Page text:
"cap and trade is superior because it allows those who can reduce emissions the cheapest to be the ones to do so." So far, the proposed cap and trade system has resulted in huge swathes of native and plantation forest to be burnt in huge infernos. Over and over again. Whilst the industry waits for a financial incentive to do the right thing. Cap and trade presumes that markets work. Huh!!
Cap and trade presumes that large powerful interests will act with integrity and that they won't have enormous financial incentive to hide their existing emissions and pretend that they have reduced them. Bottom line is that Government/citizens will have to go into the establishments and verify that emissions reductions are actually happening.

If a thief was offered a financial incentive to stop stealing sometime in the near future, how effective would that offer be in terms of putting an end to the act of theft?

"One way to really kill support for environmentalism is to go around arbitrarily shutting down plants and laying people off in the middle of a recession." One way to garner great support in a recession is to start using bailout money to go house to house insulating homes, handing over bicycles to citizens, constructing local organic gardens, ending the huge subsidies the US government pays to agribusiness and redirecting it to family farms etc. Stop subsidising energy guzzlers like Cargill and Co.

Don't you find it odd, Barkley, that the known, plentiful and cheap ways to reduce energy consumption are not being employed right now?

There are many many well informed commentators today who are saying that the technology exists now that allows the world to avoid the employment of nuclear power plants. It is very strange that nuclear power plants came into being in the first instance; particularly in the context of a notable refusal to employ energy-efficient technology and build appropriate types of housing.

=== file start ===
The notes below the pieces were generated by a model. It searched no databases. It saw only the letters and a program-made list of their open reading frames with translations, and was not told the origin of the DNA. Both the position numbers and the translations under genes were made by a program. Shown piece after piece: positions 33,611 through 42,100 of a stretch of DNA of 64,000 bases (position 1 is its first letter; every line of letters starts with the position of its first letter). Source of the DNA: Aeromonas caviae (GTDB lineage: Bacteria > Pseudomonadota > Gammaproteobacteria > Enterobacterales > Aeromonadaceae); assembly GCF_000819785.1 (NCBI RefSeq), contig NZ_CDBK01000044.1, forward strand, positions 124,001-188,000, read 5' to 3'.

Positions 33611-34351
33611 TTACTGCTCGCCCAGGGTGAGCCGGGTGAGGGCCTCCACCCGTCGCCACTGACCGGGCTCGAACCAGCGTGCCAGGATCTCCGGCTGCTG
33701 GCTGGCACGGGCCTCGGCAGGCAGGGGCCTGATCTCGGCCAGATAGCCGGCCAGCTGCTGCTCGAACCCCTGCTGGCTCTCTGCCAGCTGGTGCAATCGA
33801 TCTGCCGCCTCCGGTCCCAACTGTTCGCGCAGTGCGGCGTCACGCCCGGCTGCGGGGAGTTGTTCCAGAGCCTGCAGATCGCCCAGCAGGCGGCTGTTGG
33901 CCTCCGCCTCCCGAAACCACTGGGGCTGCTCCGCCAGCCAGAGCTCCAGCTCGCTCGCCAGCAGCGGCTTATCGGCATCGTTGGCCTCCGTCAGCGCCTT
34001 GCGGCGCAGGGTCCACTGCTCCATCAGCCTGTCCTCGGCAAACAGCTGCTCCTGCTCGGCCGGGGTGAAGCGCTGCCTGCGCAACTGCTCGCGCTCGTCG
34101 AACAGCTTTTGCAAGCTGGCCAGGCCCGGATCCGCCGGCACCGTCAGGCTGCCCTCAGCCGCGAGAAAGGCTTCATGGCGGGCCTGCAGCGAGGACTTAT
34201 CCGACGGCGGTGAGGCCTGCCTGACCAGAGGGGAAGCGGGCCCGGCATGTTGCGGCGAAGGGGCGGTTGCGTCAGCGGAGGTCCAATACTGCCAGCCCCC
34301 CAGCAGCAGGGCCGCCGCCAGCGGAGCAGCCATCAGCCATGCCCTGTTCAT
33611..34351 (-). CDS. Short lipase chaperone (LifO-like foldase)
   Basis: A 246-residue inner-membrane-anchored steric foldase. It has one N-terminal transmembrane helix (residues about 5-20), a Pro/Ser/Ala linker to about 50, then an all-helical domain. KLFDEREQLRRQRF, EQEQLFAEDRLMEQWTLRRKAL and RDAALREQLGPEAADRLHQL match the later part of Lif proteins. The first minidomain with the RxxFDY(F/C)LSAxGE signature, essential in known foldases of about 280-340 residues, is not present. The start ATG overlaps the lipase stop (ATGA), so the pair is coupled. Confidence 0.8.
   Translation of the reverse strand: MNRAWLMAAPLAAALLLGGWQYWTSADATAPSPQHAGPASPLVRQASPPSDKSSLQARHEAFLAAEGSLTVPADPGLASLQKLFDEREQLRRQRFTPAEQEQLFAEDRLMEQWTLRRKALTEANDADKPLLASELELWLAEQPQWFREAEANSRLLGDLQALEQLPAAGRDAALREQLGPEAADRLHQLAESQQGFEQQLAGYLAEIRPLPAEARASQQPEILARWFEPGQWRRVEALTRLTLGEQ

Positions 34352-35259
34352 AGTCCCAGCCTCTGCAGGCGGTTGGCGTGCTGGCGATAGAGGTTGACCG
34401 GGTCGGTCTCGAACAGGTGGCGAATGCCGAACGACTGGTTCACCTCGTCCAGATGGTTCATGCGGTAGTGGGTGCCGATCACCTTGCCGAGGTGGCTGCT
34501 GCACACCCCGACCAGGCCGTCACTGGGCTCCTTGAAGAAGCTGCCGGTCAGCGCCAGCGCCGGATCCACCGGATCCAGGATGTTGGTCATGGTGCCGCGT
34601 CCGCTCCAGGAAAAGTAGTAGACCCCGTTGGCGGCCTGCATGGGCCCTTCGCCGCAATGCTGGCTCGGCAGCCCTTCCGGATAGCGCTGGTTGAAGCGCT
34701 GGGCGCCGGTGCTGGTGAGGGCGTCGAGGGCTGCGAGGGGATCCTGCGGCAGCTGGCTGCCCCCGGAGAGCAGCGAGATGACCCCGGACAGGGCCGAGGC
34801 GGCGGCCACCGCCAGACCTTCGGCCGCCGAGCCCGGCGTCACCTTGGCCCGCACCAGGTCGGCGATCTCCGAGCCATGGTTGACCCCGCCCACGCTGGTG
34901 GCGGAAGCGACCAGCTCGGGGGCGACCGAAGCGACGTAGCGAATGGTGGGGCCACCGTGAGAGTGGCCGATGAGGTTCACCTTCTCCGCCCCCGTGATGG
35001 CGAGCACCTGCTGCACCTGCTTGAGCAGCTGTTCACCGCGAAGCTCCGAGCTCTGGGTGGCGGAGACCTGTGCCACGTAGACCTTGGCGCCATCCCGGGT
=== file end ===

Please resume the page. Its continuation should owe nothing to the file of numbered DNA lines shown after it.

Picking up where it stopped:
It's almost as if the world was being run by the fossil fuel lobby.

Peter Dorman said...

Brenda, I think the confusion is to a large extent semantic. (I have raised this issue with Larry Lohmann and Patrick Bond, who have [justifiably] had a large influence on the thinking of "carbon dissidents".) The term "carbon trading" is used to mean several different things. Some use it to refer to creating a market in carbon offsets, which is, I agree, a very bad idea in both theory and practice. Others use it to refer to a system in which individual sectors, or even businesses, are given out "pollution permission slips", which they can then trade with one another. This is also a bad idea, and it comes fairly close to Waxman-Markey. What I advocate is requiring anyone who extracts oil, gas or coal in the US or who imports these fuels from abroad to have a permit, and to limit the number of permits. This would be easily enforced, since in fact there are just a handful of such producers/importers. Trading is a minor feature of such a system; you would want to allow people who buy, say, a coal extraction permit in March to sell it to someone else in August if they change their mind in the interim. That's about it for trading. The rest of us have to cut back on our emissions because there is that much less carbon fuels for us to burn. Period.